Madagascar’s High Constitutional Court on Tuesday declared former leader, Andry Rajoelina winner of the country’s bitterly contested presidential elections, rejecting all complaints filed over the results. The newly elected president, who will be sworn in later this month, has a huge job on his shoulders, as severe economic challenges dampen the island nation.
Rajoelina, who previously served as president from 2009 to 2014, won with more than 55 percent of the vote in the nation’s runoff election last month. While his main challenger, former President Marc Ravalomanana, received more than 44 percent, the court revealed. The announcement is based on results compiled by the nation’s electoral commission and comes after a review of fraud claims filed by Ravalomanana since the end of vote count last month.
Just over 48 percent of the country’s 10 million registered voters cast their ballots in the vote. “The victory is not only mine. It is also the victory of Malagasy people,” Rajoelina told supporters at his Young Malagasies Determined party’s headquarters. “I’m the president of all the Malagasy,” he added, “They chose patriotism and development. … Now let’s get to work for Madagascar!”
Election Fraud claims
Millionaire businessman Ravalomanana, who previously led the country from 2002 to 2009 before being overthrown in a coup by Rajoelina, had denounced the runoff results, alleging massive fraud on election day and during vote-counting. He filed more than 200 petitions and complaints with the court, and his supporters have recently held protests in Antananarivo, the capital.
Ravalomanana received 35.35 percent of the vote in the first round, with Rajoelina scooping 39.23 percent. The pair’s vote share dwarfed that of the country’s most recent president, Hery Rajaonarimampianina, who received just 8.82 percent support. As stated by Al Jazeera, both candidates spent heavily on campaigning, with promises and handouts distributed liberally to voters, who are among the poorest in Africa.
The poor state of Madagascar
Despite being the leading global producer of vanilla and a major exporter of Sapphire gems to the international market, more than 76 percent of Malagasy live in extreme poverty, subsisting on less than $2 a day. The United Nations Human Development Index – which measures health, education and economic performance – ranks Madagascar 161st out of 189 countries. The island, which is also famed for its unique wildlife, is dependent on foreign aid and burdened by a long history of coups and unrest with increasing insecurity largely caused by poverty and high unemployment levels.
Agriculture, the main source of income for most people, is vulnerable to regular weather-related disasters such as tropical storms, flooding and drought. The sector is also constrained by low productivity due to the minimal use of modern farming techniques, lack of connectivity to markets to facilitate the transportation of goods, and high vulnerability to climatic fluctuations. Rural households have minimal off-farm income generating activities to help buffer the impact of weather shocks, and the country has one of the lowest rates of financial inclusion in Africa.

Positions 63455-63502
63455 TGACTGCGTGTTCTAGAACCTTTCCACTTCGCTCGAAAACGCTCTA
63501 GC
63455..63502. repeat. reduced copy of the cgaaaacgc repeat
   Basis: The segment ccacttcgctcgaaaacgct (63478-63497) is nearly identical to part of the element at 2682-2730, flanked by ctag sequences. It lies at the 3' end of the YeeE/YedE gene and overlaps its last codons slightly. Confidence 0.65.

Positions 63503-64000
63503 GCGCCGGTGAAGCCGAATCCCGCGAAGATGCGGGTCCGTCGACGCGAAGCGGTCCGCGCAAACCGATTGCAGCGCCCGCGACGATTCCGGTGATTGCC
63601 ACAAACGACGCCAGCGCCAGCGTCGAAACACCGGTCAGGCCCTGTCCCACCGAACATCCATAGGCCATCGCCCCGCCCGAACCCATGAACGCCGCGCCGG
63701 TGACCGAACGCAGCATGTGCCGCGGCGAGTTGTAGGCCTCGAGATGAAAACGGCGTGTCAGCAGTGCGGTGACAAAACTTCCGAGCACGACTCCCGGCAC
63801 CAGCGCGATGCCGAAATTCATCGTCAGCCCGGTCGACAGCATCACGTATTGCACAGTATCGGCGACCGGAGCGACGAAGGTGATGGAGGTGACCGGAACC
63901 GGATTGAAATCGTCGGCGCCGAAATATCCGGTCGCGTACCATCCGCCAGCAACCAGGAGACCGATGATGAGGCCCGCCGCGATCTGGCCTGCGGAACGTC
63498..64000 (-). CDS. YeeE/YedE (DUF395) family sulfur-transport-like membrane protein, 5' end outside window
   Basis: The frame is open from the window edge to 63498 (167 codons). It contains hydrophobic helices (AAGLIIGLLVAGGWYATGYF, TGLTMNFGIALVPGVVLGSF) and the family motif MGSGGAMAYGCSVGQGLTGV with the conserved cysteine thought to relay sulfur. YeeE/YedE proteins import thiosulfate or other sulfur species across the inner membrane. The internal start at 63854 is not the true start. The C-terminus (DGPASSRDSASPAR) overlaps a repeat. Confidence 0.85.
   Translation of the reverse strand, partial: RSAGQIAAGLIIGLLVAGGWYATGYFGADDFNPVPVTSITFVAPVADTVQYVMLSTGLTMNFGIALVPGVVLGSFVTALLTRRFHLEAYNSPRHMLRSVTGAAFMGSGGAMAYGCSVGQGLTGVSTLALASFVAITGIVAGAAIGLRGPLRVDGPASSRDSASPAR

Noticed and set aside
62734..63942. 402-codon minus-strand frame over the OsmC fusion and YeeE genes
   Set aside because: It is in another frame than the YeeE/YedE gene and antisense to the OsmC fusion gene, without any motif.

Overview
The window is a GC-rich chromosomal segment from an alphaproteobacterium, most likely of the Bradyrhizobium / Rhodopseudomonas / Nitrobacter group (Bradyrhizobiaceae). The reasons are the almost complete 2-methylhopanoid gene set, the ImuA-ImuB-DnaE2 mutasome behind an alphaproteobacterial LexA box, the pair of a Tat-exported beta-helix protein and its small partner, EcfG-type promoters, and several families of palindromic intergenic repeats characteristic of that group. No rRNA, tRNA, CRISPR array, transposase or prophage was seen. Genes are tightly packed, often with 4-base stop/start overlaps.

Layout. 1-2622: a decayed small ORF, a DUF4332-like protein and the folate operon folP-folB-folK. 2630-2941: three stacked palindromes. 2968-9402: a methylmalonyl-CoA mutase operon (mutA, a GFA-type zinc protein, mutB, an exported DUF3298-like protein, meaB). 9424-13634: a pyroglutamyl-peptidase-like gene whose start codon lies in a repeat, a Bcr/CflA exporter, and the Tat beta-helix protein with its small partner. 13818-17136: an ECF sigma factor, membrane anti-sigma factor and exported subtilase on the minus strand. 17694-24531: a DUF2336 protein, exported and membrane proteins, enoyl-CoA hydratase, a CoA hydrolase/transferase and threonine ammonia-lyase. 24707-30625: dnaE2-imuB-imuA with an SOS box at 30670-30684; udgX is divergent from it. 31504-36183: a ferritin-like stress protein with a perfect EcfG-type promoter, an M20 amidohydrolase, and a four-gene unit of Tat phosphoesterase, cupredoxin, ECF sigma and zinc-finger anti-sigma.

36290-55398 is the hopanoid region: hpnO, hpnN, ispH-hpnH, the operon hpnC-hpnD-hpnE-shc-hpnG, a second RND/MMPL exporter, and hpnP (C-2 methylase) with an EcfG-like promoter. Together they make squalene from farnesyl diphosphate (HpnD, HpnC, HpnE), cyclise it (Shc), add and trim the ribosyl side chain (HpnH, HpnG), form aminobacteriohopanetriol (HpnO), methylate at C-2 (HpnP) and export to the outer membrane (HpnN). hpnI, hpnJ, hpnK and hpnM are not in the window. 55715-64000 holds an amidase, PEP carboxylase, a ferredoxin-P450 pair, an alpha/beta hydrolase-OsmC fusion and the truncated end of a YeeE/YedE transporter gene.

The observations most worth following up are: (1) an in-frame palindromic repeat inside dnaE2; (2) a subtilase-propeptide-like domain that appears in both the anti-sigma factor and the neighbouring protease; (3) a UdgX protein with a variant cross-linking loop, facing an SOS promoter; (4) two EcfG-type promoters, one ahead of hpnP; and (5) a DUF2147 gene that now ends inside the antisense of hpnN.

Inclusive growth is vital
While the economy is projected by the World Bank to continue expanding over the medium-term, there is a need to focus on inclusive growth to reduce poverty. The projected growth of the economy means that the Malagasy population living under the poverty line is likely to decrease. The poverty headcount is expected to decrease from 75 percent in 2018 to 73 percent in 2020.
Increasing access to the financial system for members of the population who are currently unbanked will allow individuals to save and transfer money more securely, improve economic inclusion, and provide opportunities for greater access to credit to start or grow small businesses. Thus allowing the poor to benefit from this growth. Also, there should be more resources available to deliver public services such as education, health and public infrastructures in rural areas.
While the country pins its hopes for development on mining and tourism, it remains to be seen if the newly announced president has what it takes to promote the growth of a nation regarded as one of the poorest in the world.
Andry Nirina Rajoelina, a former nightclub DJ and ex-mayor of Antananarivo, is a Malagasy businessman and politician. He started his career in the private sector, first organizing events on the Island, and then investing the advertising business and the media. He was the Mayor of Antananarivo from December 2007 to February 2009, and President of the High Transitional Authority (HAT) of Madagascar from 21 March 2009 to 25 January 2014, up until the general elections were held in 2013. After stepping down as President of the HAT, he remained head of the majority party, ran for the 2018 presidential election in Madagascar, and won the second round’s polls.